| June 11
June 11 Johnson & Johnson's Stelara
produced significant improvement in signs and symptoms of
psoriatic arthritis through 52 weeks of treatment in a late
stage study, according to data being presented at a medical
meeting in Europe.
The Phase III trial tested Stelara at two doses against a
placebo in 312 patients with active psoriatic arthritis, and
included both subjects who had previously been treated with
widely used biotech drugs from a class known as anti-TNF
medicines and those who had not.
At week 52, 46.8 percent of those who received the 45
milligram dose of Stelara and 48.4 percent of those to got 90 mg
had at lease a 20 percent reduction in arthritis symptoms, such
as swollen and tender joints - a measure known as ACR 20.
The company had previously reported results through 24 weeks
of treatment in which nearly 44 percent of those who received
Stelara at either dose achieved ACR 20 versus 20.2 percent who
reached ACR 20 in the placebo group. The result was deemed to be
highly statistically significant.
Nearly 56 percent of the placebo patients who crossed over
and began taking 45 mg Stelara at week 24 had achieved ACR 20 by
week 52, researchers said.
The data was being presented at the European League Against
Rheumatism meeting in Madrid this week.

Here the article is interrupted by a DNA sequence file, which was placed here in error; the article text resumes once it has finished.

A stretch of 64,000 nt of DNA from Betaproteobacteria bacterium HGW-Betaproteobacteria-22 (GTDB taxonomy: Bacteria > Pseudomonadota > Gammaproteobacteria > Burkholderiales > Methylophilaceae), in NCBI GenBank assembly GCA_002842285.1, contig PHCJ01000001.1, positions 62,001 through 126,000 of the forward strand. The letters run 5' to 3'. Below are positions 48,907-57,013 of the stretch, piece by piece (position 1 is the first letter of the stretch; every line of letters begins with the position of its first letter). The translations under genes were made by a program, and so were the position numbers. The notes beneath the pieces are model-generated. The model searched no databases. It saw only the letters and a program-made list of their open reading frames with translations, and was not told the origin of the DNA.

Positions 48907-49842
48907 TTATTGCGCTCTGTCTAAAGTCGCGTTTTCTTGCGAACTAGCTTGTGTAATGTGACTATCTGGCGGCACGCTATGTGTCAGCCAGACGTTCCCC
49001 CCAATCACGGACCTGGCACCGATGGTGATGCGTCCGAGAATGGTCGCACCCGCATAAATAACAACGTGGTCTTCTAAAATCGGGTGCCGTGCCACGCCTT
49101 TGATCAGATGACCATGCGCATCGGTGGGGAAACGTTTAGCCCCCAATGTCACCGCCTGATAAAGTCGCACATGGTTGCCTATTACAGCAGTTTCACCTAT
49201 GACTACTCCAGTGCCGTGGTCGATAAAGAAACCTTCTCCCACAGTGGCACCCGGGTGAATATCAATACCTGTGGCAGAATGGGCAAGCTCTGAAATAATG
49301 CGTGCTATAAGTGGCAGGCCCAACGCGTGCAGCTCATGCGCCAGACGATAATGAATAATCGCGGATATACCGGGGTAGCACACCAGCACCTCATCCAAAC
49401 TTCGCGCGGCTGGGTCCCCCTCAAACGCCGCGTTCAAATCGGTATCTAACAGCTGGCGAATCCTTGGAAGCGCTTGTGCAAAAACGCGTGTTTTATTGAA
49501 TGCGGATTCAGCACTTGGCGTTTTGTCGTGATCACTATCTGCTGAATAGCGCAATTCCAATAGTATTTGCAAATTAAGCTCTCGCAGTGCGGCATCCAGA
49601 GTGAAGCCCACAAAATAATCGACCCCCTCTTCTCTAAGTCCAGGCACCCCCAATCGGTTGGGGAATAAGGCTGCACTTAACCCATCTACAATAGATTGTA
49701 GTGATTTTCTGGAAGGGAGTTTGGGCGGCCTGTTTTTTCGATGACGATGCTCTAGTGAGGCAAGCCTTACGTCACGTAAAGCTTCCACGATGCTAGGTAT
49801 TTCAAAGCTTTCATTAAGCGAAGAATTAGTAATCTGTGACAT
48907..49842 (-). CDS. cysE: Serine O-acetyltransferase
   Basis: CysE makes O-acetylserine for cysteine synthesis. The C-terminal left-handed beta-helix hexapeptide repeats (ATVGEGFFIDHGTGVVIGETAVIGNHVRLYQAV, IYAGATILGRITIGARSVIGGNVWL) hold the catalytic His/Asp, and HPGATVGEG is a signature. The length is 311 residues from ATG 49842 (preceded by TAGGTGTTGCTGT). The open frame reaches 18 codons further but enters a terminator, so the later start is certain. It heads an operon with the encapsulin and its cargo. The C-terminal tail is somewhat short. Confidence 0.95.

Psoriatic arthritis is a chronic inflammatory condition in
which joint pain is caused by the immune system attacking
healthy tissues. It affects about 30 percent of those who suffer
from the painful and unsightly skin condition psoriasis. Many
patients are treated with anti-TNF drugs such as AbbVie's
Humira and J&J's own Remicade.
Researchers also measured ACR 50 and ACR 70 scores,
representing 50 and 70 percent improvement in symptoms.
For those who received 45 mg of Stelara, 27.7 percent
reached ACR 50 and 12.8 percent hit 70 percent improvement after
52 weeks. At 90 mg, 26.3 percent achieved ACR 50 and nearly 18
percent hit ACR 70.
For those patients who started on placebo and took Stelara
from week 24 through week 52, 28.6 percent achieved ACR 50 and
15.6 percent reached ACR 70, researchers said.
Stelara, known chemically as ustekinumab, is already
approved to treat psoriasis. The medicine is currently under
review for a psoriatic arthritis approval in the United States
"One of the major unmet needs in psoriatic arthritis is for
patients who have an inadequate response to anti-TNF agents or
who for whatever reason cannot take anti-TNFs who really don't
have good alternatives," Dr. Christopher Ritchlin, the study's
lead investigator, said in a telephone interview.
"Those of us who treat large numbers of these patients have
been struggling with options," said Ritchlin, who will present
the study results on Wednesday.
"Now we have another agent besides anti-TNF agents that can
provide relief for the skin and joints. These data add a new
option that we didn't have before," he said.
Stelara proved more effective in patients who did not
receive prior treatment with anti-TNF drugs, researchers said.
However, they noted that previously treated patients had more
active disease at the start of the trial.
The drug was well tolerated with no deaths or cases of
tuberculosis reported, researchers said. Serious adverse events
were reported in 5.8 percent of Stelara patients, they said.